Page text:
Professional Advertising Is Dead. Long Live Advertising.

About eight years ago,  I started to notice a bizarre phenomenon.  I was paid by people to make things look “professional,” yet I repeatedly noticed that consumers were suspicious or oblivious to much of the visual language that was established by the past century of professional ad design.  I looked around for some theorist to back me up on this trend, but I couldn’t.  I kept it to myself for fear of my customers thinking me heretical.

During the early to mid 2000’s, I had a gut instinct that my website would perform better if I kept it extremely simple and text-based, even though I was selling web design and marketing.

I was right.  Customers appreciated the direct message and the idea that I was accessible and — well —  imperfect.  The lack of gloss and glimmer made my often techno-phobic potential customers feel like they could trust me, or perhaps they could get a good deal.

Banner blindess is a real phenomenon that I’ve thought a lot about.  It is the culmination of widespread selective perception patterns where  we learn where ads are going to be placed on a layout, or how they differ visually from the regular content, and “tune them out.”

This is no surprise.  Human perception has evolved to distinguish the most minute differences in things, and as we log more hours online, the more we recognize subtle patterns of where an element came from.

The reaction to these analytic user trends is online advertising that has evolved into a hodge-podge of fake news articles, personal phone-self pics and anything that will fool us into thinking that somehow it isn’t mass advertising– that it’s a real person or group that is on the other side of that hyperlink.

The fundamental lesson goes way back to one of the truisms of the usability theory of Jacob Neilsen: we  hate it when we don’t have control over our interactive experience.  We’re engaged in an immersive experience where we are choosing the next step.  When we are forced to wait or lose control, we panic.  When we have to watch an ad that we didn’t choose, or see a slideshow that we can’t control, or sit through content we didn’t expect, it bothers us.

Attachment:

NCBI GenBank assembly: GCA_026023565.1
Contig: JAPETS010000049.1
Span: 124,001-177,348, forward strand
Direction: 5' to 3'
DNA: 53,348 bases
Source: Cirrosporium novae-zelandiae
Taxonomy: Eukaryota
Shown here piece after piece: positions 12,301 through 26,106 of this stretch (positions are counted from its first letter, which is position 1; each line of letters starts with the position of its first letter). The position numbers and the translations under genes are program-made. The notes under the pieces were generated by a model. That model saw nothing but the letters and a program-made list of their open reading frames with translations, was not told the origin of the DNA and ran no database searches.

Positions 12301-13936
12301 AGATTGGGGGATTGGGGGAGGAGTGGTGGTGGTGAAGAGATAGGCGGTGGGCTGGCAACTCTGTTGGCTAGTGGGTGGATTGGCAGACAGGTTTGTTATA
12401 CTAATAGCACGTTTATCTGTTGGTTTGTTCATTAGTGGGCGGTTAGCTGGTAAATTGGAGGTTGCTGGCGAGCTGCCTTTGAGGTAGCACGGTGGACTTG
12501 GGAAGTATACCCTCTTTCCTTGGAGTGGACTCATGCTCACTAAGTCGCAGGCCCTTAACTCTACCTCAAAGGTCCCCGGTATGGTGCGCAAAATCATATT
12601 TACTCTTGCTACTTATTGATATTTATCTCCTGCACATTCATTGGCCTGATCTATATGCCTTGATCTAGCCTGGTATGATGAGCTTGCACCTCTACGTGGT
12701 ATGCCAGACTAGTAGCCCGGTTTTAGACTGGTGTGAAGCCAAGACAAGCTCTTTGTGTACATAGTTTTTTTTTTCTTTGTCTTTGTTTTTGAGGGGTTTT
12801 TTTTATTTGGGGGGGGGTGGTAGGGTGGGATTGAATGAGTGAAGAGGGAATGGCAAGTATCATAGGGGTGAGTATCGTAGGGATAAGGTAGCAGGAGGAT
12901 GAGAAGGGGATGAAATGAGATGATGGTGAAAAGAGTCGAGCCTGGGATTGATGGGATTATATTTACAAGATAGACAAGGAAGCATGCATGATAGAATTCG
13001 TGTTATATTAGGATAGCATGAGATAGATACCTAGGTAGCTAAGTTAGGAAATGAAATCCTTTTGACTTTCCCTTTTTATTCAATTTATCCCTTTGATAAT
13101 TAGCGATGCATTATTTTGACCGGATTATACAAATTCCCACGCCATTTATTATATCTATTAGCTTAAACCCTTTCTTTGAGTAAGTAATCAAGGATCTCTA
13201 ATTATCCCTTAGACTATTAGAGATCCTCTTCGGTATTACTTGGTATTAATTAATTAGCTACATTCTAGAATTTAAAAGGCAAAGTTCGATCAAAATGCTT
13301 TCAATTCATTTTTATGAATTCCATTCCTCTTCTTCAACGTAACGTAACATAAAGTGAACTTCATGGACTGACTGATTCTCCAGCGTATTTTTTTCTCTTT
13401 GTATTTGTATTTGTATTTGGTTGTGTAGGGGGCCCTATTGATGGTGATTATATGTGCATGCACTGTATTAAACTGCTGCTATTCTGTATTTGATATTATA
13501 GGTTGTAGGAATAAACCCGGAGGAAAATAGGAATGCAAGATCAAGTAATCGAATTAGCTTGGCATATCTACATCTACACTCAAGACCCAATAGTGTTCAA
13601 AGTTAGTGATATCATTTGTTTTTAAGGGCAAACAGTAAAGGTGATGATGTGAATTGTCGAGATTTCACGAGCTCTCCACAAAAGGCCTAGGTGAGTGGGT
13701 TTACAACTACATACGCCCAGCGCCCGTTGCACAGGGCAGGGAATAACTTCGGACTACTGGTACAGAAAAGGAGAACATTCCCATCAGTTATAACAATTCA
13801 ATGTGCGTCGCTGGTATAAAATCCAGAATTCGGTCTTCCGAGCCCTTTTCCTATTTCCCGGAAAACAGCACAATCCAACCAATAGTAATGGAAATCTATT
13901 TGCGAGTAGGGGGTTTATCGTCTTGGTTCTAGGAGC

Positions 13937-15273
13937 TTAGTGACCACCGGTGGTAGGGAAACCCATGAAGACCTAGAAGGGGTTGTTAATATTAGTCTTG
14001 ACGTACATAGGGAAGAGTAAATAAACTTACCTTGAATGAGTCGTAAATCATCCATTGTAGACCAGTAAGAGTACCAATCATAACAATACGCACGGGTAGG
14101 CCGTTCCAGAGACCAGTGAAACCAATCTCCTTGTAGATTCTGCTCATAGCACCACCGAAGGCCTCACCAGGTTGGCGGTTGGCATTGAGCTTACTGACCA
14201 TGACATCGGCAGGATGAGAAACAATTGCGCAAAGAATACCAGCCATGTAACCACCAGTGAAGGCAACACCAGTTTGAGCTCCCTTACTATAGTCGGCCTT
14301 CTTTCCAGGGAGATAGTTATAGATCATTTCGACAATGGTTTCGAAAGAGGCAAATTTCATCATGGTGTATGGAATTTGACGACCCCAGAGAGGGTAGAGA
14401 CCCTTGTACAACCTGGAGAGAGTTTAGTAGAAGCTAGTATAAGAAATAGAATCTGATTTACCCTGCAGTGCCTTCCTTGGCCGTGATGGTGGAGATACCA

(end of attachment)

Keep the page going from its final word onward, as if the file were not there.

Even video streams have evolved to allow users to jump over a section by touching the timeline, we no longer have a tolerance for passive consumption in any form.

I think anyone who is online can relate to that, but it’s a problem that outlines a deeper shift in advertising that hasn’t been addressed enough in design or marketing theory.   How can advertisers make push marketing work again?

Well, banners are always going to be with us.  We’ve always been able to ignore billboards and newspaper ads, but perhaps this uncovers something that we missed along the way: that the deep cues of from whence something originates has more to do with it’s efficacy than it used to.

In other words, we are constantly engaged in a deeper and deeper test of authenticity.

What does that mean?  It means that when we get the feeling that we’re seeing a rehash of the same perfect commercial or magazine ad we’ve seen before, that once may have made our eyes water ten years ago, we now glaze over and get impatient.

This goes against everything that customers of advertising want: predictable outcomes that have worked for others using the established symbols of the industry.

So how do you explain that this doesn’t work anymore to a boardroom that is terrified of risk in this economy?  Chances are, you don’t.  You give them safe mediocrity and cash their checks.